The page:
I’m pretty sure that I’ve discovered total baking zen lately: that glorious moment when you are completely and utterly in the zone, when everything comes together smoothly and calmly and, above all, you are at peace with the world. Yep, my baking happy place is pie. Fruit pie. Summer fruit pie. Cherry pie. Peach pie. Raspberry pie. Pie, pie, pie. My God, I love baking pies. If I had a pie shop I’d call it What Pies Ahead. Or maybe Pies From The Sky. Or Pie It Forward.
Something about making beautiful pate brisee (shortcrust pastry) from scratch, followed by blanching fruit, stoning fruit, sitting fruit in a mixture of sugar and cornflour is just total baking bliss for me. And then eating pie… y’know, as much as I love the eating of the pie, I think I like the making of the pie a little more. Which is both weird and good – weird because who doesn’t love eating pie?! Good because I need to stop eating pie. Stop Jackie. Stop it now.
But that’s okay because I’m going to pass my pie torch to you (tee-hee, pie torch) and you can make pie and then I can stop being so fat. Okay? Got it? Good.
The key to a great fruit pie is a balance of fruity flavours and gloriously crusty crust – soggy crust is no bueno, crusty crust is muy bueno. Summer time is the perfect time to make fruit pies because you get all of these beautifully seasonable stone fruit, which are just perfect for pies, as well as berries which give you that tart lift (ha, “tart”) that sometimes overripe sweetness needs.
Genuinely, you can make any sort of fruit pie you fancy. Personally, I’m rather keen on peach and raspberry and cherry, so those are the two variations I’m giving you here, but go wild! The world is your pie.
Perfect Pate Brisee
Makes 1 (9″/22cm) pie.
350 g plain flour
1 tsp salt
2 tbsps caster sugar, plus extra for sprinkling
225 g unsalted butter, cold and cubed
60 – 120 ml ice cold water
1 egg, beaten with a little milk
9″/22cm pie dish
1. In a large bowl, sift together the flour salt and caster sugar. Add the cubes of unsalted butter and, using two blunt knives or a pastry cutter, cut the butter into the flour mixture until it resembles fine crumbs. This will take about 15 mins. Alternatively, if you’ve got the machinery and none of the time, but let’s face it, when you’re making pie all you have is time, put everything into a food processor and blitz the heck out of it until you get the same result.
2. Make a well in the centre of your flour-butter mixture and add the ice cold water slowly, starting with 60 ml and only adding more if you need it. Use your fingers to combine the mix into a dough that holds together when pinched but does not feel sticky. If you add too much water, add a little more flour to bring it back together. Be careful not to overwork it at this stage or your crust will be dry and tough.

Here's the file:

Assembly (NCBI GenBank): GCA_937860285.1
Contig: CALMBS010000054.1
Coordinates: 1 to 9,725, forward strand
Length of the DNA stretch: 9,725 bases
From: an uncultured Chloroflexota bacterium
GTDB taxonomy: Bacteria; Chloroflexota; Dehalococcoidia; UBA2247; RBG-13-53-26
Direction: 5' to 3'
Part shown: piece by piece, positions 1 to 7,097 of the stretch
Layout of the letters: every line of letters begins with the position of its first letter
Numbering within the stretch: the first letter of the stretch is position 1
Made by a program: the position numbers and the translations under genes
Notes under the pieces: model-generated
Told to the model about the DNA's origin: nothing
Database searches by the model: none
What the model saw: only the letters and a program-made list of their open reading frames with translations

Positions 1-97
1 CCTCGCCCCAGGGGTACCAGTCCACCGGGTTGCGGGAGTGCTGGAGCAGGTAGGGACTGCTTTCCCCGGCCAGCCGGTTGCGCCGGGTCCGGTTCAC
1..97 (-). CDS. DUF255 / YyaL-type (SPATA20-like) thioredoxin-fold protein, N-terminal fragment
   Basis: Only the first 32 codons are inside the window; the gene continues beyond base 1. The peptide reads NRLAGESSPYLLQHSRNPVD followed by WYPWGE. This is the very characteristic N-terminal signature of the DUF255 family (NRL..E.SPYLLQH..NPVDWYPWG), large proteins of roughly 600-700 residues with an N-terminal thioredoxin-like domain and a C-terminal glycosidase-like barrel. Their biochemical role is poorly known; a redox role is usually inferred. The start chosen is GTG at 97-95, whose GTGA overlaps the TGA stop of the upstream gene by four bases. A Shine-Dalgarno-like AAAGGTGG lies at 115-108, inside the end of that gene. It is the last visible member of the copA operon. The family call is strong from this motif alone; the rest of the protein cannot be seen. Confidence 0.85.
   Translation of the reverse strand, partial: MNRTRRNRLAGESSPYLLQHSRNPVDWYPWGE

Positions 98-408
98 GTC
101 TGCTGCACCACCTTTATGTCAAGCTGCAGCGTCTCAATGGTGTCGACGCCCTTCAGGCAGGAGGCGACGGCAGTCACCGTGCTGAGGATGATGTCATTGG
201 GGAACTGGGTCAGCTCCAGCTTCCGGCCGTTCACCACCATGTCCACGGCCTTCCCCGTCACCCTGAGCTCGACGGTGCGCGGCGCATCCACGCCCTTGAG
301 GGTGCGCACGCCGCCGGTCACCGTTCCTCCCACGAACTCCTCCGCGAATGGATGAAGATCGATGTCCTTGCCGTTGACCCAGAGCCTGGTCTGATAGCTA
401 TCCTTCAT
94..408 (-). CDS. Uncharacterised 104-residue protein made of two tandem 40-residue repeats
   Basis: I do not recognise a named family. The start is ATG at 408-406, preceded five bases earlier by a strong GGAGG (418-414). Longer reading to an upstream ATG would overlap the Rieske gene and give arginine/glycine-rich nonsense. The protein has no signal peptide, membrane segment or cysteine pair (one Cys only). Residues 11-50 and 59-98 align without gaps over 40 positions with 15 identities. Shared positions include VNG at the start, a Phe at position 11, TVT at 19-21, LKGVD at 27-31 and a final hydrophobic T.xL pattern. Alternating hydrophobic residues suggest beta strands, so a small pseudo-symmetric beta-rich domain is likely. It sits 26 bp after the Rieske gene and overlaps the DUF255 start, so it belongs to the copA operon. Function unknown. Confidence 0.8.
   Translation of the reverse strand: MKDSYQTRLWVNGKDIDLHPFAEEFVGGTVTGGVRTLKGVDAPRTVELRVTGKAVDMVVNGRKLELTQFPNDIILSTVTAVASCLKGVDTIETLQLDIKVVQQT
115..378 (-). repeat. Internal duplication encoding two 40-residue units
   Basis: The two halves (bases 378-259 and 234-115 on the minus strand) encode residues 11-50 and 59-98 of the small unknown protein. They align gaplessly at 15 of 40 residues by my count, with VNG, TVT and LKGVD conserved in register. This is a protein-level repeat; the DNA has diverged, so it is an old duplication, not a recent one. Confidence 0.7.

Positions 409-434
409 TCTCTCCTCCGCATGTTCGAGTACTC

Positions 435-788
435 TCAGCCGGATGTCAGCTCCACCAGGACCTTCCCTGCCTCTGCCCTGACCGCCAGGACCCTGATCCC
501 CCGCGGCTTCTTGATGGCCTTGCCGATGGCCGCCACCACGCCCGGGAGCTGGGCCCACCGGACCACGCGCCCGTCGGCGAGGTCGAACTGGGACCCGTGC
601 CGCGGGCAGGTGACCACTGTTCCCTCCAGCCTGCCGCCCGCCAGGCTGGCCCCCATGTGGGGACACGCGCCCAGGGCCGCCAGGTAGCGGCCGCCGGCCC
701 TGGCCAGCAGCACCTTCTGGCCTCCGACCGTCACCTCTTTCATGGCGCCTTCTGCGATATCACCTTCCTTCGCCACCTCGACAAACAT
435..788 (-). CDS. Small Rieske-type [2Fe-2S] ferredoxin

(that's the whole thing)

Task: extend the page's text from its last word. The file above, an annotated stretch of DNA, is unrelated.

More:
3. Tip the whole thing out onto a sheet of clingfilm and wrap and press the dough together into a ball – using the clingfilm keeps your work surface and hands clean and stops you from having to add more flour! Very useful. Wrap tightly and store in the fridge for at least an hour, ideally for 8 and no more than 24.
4. When ready to use, separate into two balls (store the one you’re not using in the fridge), then roll out on a lightly floured surface to the desired width (for a 9″ pie, roll the dough out a little wider by a couple of inches, to allow for overhang). Fill with desired fruit filling, make a lid, trim the bottom pastry to about 1/2″ over the sides of the dish, then fold the remaining overhang over the sides of the pie lid and flute (I favour the pinch method but you can also use the tines of a fork to create fluting, or twist the dough between your knuckles to create a fluted overlap).
5. Brush the top of the pie with the egg and milk mixture, sprinkle with a little caster sugar, then bake in a preheated oven at 200 degrees C for 25 mins, then reduce to 180 degrees C and bake for a further 25-30 mins. If you find the crust is getting a little brown after the first 25 mins, cover with foil and continue baking, but it depends on how hot your oven is. You may also find that you need to rotate the pie to ensure even cooking so know your oven – if all else fails you can have several attempts until you get it right… more pie for you!
6. Let your pie cool to room temperature before slicing – usually takes about 3 – 4 hours. Serve as is or a la mode (topped with ice cream).
So let’s talk about pie lids.